Retailers are getting ready for their busiest time of year, but more sales also bring more refunds and chargebacks. Can tech come to their rescue?
The holidays are almost upon us, and the 2017 season is set to be a big one for e-commerce. Adobe Holiday Insights has predicted that the 2017 holiday season will be the first to break the $100 Billion mark in online sales, yet it’s not all good news for online – and offline – retailers, as many of those sales will end up as refunds and chargebacks come January.
November and December larger volume of sales – especially around peak dates such as Black Friday and Cyber Monday – is always followed by a distressing spike in cardholder disputes and chargebacks. This is not only caused by fraud, but can also be triggered by customer confusion over seeing incomplete information on credit card billing statements. For both online and offline retailers, chargebacks mean incurring fees from card issuers and acquirers and losing holiday goods and associated shipping costs, as well as loss of reputation, future sales, and customer trust.
As consumers scrutinize the debt they’ve accrued over the holiday period, billing confusion and so-called “friendly fraud” – where customers experience buyer’s remorse and dispute a legitimate transaction – has become a costly problem. Customers often go directly to their card issuers to request a chargeback and obtain refunds, and this has serious consequences for merchants’ bottom line – as well as being a drain on issuer resources and detrimental to the overall consumer experience.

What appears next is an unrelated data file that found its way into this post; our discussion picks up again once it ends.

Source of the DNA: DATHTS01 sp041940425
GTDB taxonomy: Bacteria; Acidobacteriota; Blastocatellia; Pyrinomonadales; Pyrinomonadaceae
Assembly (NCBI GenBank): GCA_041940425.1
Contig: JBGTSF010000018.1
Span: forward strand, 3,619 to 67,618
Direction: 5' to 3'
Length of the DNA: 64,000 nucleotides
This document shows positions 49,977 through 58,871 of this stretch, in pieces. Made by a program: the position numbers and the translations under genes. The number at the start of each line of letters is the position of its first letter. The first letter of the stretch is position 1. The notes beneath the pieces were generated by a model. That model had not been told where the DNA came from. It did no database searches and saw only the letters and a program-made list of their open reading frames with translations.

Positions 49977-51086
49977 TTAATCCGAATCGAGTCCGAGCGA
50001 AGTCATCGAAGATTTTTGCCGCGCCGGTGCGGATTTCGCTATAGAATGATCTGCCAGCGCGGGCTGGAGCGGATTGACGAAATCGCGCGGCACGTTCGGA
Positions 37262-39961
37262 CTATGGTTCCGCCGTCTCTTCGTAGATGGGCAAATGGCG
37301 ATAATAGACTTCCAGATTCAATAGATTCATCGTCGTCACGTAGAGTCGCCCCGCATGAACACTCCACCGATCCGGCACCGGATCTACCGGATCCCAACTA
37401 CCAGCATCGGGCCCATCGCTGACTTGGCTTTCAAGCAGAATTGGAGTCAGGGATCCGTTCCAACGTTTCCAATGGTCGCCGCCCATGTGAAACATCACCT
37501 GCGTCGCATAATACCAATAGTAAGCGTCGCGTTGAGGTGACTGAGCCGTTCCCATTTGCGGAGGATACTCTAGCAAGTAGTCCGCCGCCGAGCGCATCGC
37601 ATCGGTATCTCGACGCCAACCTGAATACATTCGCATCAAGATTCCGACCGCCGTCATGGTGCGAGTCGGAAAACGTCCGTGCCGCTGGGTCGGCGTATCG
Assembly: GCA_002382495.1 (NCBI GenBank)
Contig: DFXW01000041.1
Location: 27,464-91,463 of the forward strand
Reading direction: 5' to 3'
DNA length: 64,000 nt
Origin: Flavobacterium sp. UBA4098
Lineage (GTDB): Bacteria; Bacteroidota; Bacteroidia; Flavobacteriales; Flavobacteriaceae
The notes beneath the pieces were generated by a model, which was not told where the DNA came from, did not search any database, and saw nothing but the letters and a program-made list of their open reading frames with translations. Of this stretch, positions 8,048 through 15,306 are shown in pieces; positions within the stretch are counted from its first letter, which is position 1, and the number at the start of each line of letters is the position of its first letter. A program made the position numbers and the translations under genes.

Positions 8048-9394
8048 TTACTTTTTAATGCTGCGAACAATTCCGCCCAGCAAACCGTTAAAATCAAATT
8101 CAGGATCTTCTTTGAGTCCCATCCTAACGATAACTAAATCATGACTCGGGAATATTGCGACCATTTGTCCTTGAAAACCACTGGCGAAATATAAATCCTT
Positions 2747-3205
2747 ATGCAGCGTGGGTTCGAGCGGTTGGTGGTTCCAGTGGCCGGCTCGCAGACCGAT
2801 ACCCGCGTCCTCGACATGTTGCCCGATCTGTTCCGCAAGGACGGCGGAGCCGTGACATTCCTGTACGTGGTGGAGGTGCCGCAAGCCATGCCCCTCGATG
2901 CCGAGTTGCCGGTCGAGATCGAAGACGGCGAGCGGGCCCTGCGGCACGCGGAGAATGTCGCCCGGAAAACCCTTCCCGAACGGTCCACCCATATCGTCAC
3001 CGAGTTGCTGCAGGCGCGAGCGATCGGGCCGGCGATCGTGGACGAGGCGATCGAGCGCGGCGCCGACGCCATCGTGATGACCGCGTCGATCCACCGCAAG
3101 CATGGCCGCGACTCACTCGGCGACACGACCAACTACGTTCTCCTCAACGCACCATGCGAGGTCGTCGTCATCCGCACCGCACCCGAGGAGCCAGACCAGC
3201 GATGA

Technically, a consumer looking to dispute a transaction should first raise the potential issue with the retailer or service provider where they made the payment in the first place. However, a recent research by the analyst firm Aite Group found that card issuers often give customers varying degrees of leeway when it comes to accepting evidence for granting a chargeback. Their report shows evidence that this process has become easier and is often abused.
This is, as we’ve seen very bad news for merchants, but issuing banks also lose out in this process if they incur high chargeback volumes. There are solutions, however, that can significantly help towards mitigating that problem. At Verifi, we found that by inserting the issuer into the dispute process at the outset and arming them with the necessary robust data to prove both customer identity and intent of sale, we can effectively prevent the loss of millions’ worth of sales.
“Shared data can be beneficial in multiple fraud scenarios, and friendly fraud is no exception,” agrees the Aite Group’s Julie Conroy.
By leveraging technology and data, we are able to equip merchants and issuers with the right information, at the right place, and at the right time – sparing retailers the pain of losing out on thousands of legitimate sales this holiday season. This can not only safeguard those hard-earned seasonal sales, but also free up resources to tackle genuine fraud, improving efficiency, trust and the overall customer experience. Cheers!
By Matthew Katz, CEO of Verifi